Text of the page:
Management schools – What it is, definition and concept

The management schools are the different theories proposed by prominent authors that give support to the principles and methods that are applied in the science of management.

Obviously, management schools provide different approaches to understand and apply the concepts of management science. Each current of the administration wants it to be perfected and more efficient.

In addition, each of these authors dedicated a great deal of time to the development of their studies. These studies have helped the administration evolve and refine. Allowing organizations to better respond to the demands that arise in each changing environment.

Main Schools Of Administration
Management schools

Main schools of administration

Among some of the main administrative schools we can mention:

1. Scientific school

To begin with, it is called the scientific school because its main purpose is to be able to apply the scientific method to administrative problems. For this reason, observation and measurement are the main methods used to solve administrative problems.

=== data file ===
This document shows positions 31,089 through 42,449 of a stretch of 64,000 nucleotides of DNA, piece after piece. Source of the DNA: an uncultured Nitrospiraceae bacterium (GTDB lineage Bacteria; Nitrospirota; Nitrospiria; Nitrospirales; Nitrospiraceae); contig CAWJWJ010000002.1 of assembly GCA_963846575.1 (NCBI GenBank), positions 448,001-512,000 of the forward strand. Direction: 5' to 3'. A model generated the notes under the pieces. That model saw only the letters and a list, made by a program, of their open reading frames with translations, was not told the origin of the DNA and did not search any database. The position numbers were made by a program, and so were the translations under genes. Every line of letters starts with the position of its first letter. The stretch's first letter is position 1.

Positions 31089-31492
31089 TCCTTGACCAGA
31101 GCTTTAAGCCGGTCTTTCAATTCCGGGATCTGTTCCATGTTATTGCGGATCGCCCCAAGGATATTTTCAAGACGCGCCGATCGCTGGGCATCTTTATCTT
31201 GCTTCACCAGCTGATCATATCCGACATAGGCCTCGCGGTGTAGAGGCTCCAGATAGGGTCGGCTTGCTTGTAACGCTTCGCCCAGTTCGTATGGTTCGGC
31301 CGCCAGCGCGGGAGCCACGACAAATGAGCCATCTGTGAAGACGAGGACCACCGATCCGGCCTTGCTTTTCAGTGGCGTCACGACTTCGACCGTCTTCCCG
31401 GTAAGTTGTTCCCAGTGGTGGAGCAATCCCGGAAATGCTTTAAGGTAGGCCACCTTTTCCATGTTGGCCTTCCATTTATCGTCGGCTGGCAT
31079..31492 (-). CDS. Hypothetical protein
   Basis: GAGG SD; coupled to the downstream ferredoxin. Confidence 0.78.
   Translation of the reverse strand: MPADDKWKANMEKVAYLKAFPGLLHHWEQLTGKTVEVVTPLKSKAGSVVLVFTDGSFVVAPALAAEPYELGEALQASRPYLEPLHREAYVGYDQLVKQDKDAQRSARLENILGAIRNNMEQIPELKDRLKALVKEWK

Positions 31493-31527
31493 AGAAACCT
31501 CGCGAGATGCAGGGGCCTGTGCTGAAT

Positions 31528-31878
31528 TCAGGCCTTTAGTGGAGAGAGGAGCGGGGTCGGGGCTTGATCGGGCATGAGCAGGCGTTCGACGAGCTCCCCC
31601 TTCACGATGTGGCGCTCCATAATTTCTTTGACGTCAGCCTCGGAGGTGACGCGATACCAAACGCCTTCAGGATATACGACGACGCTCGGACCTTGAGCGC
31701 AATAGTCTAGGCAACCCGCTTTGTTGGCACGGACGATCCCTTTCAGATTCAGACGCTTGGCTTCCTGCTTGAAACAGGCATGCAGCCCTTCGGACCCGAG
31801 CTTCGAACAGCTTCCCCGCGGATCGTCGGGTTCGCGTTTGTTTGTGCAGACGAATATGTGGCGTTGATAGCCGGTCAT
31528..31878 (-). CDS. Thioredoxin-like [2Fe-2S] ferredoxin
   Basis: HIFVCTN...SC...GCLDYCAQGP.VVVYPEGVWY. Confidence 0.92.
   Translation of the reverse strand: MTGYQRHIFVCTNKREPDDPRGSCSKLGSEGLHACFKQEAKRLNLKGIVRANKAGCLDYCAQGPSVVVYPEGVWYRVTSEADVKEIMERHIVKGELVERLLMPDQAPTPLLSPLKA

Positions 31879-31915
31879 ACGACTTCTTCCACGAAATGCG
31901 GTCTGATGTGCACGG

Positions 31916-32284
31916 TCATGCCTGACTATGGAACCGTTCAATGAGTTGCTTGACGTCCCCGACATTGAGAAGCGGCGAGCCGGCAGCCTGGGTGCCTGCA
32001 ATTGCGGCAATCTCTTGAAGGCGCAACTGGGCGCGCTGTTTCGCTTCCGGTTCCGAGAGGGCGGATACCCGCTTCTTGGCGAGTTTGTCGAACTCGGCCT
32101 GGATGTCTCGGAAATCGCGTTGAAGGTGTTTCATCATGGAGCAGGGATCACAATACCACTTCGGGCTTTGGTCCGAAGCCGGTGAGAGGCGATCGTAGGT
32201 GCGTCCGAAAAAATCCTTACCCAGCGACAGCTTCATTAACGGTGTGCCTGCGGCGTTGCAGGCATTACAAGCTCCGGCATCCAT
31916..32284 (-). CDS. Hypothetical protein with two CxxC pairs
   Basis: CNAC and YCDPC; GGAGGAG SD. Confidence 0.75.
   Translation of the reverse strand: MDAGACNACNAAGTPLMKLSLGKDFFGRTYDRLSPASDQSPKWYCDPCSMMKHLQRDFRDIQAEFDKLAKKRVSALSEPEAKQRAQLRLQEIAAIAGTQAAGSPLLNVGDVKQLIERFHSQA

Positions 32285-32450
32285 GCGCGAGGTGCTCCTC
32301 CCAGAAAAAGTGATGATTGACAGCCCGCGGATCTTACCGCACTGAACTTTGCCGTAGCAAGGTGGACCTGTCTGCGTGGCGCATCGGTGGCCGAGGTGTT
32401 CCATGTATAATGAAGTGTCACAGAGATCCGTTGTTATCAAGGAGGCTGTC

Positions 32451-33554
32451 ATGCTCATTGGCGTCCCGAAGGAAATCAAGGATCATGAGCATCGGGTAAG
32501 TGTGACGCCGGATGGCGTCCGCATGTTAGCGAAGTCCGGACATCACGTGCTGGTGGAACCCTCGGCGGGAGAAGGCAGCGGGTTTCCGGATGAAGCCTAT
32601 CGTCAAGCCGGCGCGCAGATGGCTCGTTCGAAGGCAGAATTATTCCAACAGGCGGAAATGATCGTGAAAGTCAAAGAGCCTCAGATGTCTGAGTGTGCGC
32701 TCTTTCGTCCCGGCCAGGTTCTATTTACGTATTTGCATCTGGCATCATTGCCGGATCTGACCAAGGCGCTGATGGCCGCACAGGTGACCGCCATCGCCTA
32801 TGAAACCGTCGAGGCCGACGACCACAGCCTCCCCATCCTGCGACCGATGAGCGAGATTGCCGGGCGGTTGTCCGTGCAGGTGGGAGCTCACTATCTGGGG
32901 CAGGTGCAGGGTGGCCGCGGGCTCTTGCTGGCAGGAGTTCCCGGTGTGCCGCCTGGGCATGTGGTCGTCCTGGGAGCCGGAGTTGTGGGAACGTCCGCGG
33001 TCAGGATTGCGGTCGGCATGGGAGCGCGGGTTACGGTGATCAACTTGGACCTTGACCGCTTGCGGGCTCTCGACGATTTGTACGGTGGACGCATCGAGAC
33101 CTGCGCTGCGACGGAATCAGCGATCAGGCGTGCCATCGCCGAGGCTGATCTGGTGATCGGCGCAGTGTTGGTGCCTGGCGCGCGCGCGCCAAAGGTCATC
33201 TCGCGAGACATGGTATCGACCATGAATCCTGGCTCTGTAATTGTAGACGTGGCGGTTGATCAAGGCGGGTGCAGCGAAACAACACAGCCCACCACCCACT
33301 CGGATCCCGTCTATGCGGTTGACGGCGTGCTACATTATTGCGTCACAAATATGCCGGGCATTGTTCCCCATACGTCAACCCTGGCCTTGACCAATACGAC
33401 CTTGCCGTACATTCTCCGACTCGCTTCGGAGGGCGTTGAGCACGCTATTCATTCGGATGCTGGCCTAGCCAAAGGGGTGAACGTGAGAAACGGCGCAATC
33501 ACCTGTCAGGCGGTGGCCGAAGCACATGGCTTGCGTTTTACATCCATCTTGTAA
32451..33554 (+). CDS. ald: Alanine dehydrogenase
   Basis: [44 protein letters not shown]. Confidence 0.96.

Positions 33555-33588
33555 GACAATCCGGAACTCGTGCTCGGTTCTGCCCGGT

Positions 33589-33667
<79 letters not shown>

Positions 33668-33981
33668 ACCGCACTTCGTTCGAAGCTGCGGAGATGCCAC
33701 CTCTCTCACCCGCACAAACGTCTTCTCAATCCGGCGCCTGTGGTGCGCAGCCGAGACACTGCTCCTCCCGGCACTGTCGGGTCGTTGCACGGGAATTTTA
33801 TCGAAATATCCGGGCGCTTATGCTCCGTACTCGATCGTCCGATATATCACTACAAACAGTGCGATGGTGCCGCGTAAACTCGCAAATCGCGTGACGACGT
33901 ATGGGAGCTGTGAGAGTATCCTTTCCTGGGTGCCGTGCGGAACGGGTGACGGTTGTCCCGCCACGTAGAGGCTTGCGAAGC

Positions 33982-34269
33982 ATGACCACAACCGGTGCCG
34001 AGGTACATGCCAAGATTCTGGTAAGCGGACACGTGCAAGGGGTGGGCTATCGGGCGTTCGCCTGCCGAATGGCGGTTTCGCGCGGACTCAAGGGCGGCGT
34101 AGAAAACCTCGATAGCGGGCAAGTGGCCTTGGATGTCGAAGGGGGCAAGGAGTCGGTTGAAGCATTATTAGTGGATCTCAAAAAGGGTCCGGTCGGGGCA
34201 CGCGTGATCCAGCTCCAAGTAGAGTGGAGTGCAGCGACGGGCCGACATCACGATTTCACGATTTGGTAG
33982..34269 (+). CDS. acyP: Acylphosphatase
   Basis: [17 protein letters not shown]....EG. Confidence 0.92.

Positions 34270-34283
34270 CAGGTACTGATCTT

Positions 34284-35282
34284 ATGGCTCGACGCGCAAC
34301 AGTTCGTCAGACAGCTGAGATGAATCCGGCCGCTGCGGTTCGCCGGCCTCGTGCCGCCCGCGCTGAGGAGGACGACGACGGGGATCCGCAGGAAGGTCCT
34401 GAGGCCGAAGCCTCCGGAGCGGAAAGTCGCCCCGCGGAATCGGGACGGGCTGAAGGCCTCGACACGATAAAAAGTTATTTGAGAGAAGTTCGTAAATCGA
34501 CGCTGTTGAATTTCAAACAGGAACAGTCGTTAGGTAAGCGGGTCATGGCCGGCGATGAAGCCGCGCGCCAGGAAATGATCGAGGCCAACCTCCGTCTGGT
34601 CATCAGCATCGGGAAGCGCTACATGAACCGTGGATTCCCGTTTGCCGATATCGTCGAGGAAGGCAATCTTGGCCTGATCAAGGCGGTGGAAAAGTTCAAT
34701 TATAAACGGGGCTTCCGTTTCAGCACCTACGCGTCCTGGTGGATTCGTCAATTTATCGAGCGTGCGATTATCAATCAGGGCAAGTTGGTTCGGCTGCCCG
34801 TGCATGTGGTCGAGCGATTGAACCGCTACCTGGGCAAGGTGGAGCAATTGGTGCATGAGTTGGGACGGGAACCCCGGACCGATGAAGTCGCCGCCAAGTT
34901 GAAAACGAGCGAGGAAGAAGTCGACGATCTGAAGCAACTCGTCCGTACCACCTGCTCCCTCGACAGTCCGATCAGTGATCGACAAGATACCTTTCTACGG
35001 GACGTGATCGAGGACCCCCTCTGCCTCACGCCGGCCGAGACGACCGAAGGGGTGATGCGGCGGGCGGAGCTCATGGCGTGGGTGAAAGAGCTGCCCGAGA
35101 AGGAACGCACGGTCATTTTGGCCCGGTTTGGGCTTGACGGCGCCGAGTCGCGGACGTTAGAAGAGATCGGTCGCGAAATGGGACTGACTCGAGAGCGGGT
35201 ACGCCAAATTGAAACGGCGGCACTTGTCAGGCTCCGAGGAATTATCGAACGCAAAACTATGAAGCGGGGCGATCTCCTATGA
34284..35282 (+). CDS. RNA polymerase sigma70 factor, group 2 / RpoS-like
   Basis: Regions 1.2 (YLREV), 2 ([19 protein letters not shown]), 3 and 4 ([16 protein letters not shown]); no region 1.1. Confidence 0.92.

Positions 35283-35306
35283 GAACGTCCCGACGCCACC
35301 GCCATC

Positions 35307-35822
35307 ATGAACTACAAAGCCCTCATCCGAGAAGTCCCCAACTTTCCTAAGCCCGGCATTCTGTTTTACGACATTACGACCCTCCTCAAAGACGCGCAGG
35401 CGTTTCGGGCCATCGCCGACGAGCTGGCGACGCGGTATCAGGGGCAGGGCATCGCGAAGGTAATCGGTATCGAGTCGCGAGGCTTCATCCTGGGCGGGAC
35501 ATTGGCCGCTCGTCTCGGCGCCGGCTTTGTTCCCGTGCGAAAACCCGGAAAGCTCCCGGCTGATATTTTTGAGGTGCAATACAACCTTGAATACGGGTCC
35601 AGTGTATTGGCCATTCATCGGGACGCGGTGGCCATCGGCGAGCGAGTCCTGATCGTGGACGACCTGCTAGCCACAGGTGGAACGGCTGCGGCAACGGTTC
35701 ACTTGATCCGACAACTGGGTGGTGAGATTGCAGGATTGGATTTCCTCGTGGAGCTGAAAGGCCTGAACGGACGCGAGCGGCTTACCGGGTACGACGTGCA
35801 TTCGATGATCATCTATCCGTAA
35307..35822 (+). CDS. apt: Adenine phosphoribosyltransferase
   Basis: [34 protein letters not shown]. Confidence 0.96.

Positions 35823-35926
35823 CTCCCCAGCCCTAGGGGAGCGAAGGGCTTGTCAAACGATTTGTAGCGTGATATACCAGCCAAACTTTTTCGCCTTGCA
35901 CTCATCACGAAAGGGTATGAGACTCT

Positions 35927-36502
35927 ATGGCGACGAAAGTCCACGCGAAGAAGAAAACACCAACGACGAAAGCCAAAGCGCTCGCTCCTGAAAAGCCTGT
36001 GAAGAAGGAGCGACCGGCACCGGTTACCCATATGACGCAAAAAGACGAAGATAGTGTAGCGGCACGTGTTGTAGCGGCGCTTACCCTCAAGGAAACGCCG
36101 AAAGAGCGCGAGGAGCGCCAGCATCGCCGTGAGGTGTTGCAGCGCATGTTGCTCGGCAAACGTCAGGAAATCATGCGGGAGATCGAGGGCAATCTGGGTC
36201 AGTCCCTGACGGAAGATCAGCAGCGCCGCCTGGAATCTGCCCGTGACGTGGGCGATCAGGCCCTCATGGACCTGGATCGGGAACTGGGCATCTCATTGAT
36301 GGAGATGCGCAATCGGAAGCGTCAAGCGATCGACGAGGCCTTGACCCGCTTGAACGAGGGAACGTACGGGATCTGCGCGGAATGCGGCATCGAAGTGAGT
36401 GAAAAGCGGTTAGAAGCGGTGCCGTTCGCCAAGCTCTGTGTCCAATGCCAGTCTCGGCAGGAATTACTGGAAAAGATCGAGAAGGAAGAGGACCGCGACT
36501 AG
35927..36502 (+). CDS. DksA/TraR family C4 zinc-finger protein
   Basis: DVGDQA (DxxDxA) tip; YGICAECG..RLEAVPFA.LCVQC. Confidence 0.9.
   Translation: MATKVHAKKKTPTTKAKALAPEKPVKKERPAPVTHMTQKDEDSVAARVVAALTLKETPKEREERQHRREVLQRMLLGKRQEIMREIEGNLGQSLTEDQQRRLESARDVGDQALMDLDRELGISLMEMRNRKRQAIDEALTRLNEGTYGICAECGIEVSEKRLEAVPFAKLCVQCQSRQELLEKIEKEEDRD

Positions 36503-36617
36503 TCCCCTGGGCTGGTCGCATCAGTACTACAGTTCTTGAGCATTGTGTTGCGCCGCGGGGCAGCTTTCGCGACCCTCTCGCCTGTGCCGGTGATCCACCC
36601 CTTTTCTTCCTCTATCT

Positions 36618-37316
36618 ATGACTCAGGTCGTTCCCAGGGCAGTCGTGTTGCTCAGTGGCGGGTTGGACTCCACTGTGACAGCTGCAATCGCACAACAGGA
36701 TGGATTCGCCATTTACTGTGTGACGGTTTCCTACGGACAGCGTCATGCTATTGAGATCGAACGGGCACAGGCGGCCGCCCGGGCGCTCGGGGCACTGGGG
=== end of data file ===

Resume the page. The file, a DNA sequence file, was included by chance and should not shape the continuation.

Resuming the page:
Likewise, its purpose is to improve the productivity of the company by applying the principle of the division of labor and specialization. For this, studies on times, movements and specialization are taken into account. Which allows better use of resources.

It is also hoped to improve work efficiency using the salary improvements. Frederick Taylor is considered the forerunner and father of scientific management. It emerged in the United States in 1903.

2. Bureaucratic school

Now, the bureaucratic school was based on the rational behavior of man to achieve the objectives. For this reason, it postulates that bureaucracy allows the achievement of efficiency in organizations. The administration is presented as a hierarchical structure.